MORGANTOWN W.Va. – West Virginia University researchers have investigated the impact of the statewide opioid crisis on teachers.
They evaluated the impact of the opioid crisis in classrooms through a survey of more than 2,000 teachers in 49 counties.
In the survey, 70 percent of West Virginia teachers reported an increase in students impacted by substance abuse in the home, and 10 percent of them felt confident in knowing how to support children with parents or caregivers who abuse substances.
Most students between the ages of five and 18 are in a public school system.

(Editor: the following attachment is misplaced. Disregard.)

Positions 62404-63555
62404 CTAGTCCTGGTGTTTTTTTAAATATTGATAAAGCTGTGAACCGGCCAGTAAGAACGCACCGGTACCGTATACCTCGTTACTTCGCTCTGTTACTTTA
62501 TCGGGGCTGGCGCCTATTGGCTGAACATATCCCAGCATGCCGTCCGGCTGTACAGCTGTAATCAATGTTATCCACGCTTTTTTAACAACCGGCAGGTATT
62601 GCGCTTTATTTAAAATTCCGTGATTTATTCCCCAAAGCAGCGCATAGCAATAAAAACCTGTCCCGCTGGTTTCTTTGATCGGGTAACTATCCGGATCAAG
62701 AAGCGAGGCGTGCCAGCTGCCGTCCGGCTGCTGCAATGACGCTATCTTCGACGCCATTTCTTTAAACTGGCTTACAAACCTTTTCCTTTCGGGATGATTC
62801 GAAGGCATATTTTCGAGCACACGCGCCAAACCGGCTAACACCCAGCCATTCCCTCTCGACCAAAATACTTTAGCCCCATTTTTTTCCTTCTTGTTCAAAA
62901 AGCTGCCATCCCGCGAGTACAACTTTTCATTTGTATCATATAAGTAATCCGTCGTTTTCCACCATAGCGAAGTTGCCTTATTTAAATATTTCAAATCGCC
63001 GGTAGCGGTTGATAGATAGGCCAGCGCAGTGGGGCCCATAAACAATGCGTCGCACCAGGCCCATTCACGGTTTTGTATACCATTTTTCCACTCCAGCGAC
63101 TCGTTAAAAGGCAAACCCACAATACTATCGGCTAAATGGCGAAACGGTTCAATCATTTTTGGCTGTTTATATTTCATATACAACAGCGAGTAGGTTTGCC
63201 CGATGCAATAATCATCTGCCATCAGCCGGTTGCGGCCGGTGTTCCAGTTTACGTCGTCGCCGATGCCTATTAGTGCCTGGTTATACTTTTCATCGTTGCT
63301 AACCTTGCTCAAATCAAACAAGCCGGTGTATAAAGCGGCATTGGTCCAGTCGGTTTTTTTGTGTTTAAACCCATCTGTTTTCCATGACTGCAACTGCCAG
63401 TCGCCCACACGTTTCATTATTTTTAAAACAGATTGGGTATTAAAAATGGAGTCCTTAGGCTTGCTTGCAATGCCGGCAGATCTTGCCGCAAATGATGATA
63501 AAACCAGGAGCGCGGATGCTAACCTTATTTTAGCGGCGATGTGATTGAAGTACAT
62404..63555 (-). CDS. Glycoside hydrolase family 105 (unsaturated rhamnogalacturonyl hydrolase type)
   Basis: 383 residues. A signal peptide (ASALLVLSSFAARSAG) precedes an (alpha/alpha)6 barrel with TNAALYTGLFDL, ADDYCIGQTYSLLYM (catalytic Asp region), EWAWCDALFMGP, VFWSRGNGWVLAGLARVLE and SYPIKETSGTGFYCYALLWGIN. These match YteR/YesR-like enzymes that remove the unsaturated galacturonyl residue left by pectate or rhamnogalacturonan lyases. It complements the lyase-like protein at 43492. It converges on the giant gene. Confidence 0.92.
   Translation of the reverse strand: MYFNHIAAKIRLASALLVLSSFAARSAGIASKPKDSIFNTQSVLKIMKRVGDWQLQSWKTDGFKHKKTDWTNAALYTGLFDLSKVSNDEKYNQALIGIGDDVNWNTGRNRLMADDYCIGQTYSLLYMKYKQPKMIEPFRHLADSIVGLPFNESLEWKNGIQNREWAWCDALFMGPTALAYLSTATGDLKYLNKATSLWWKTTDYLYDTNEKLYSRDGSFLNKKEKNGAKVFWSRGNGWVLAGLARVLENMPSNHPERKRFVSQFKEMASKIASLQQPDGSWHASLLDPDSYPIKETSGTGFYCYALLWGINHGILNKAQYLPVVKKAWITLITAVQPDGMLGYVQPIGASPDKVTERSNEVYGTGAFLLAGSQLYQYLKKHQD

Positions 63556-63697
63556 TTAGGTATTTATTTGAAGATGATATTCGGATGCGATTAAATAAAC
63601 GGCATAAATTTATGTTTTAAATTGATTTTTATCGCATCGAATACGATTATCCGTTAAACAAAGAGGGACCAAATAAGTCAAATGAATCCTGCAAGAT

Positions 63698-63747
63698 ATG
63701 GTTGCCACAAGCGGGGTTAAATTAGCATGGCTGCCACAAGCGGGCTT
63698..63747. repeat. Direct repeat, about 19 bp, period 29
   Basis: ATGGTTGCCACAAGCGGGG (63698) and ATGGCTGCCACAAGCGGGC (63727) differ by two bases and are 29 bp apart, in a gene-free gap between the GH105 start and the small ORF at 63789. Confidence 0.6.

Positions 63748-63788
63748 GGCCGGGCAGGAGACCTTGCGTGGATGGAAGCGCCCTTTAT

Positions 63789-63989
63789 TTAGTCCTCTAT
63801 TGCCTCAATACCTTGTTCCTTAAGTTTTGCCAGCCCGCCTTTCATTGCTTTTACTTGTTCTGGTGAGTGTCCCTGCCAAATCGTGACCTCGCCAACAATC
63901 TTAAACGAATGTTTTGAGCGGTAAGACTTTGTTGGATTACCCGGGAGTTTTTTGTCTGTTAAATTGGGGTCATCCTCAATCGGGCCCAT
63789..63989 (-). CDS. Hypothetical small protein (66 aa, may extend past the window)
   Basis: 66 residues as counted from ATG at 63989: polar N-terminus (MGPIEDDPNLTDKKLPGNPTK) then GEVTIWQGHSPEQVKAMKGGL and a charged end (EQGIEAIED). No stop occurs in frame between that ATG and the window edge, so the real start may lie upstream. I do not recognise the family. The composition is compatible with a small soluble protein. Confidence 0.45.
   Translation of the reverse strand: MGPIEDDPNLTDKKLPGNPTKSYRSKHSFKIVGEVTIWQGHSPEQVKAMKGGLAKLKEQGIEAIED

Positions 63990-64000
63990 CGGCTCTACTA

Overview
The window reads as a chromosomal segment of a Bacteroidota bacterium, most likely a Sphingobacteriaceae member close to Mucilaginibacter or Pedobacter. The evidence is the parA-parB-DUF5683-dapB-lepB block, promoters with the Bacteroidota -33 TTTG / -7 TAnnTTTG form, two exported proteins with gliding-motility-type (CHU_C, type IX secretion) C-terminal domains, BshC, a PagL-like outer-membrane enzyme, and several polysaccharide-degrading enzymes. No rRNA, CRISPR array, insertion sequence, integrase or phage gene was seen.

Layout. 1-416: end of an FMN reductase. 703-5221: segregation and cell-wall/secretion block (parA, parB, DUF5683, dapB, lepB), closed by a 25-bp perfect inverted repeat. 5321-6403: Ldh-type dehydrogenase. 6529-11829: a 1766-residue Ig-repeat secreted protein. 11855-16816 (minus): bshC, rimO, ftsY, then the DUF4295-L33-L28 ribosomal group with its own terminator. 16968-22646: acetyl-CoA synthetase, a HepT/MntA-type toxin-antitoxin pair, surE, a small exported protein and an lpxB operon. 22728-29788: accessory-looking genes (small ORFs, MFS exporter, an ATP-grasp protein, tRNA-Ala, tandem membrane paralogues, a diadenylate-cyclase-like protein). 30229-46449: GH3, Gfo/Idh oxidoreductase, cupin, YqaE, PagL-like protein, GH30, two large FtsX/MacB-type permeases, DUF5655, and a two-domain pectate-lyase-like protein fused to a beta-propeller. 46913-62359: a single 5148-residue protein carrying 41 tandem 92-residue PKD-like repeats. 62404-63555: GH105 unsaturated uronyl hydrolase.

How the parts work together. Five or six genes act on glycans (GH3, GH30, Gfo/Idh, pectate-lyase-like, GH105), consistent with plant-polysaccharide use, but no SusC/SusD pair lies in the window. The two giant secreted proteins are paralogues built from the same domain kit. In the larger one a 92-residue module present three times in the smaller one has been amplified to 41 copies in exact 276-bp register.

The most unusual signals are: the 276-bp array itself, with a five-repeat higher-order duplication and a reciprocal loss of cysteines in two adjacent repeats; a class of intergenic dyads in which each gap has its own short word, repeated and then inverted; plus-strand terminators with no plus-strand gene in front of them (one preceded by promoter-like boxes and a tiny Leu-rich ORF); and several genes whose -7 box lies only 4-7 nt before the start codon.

“This is really just a first step to try to understand what some of their perceptions are,” said Sara Anderson, assistant professor of Learning Sciences and Human Development at WVU. “Once we have this information, either program developers can develop different programs or intervention, school districts can be more knowledgeable in how they respond to teachers and, potentially, policy makers can use it to think about really important ways to support teachers and students, really, in the classroom,” Anderson continued.
In the survey, 35 percent of the teachers identified as suffering from high levels of burnout, which is related to the changing classroom dynamics created by the opioid crisis.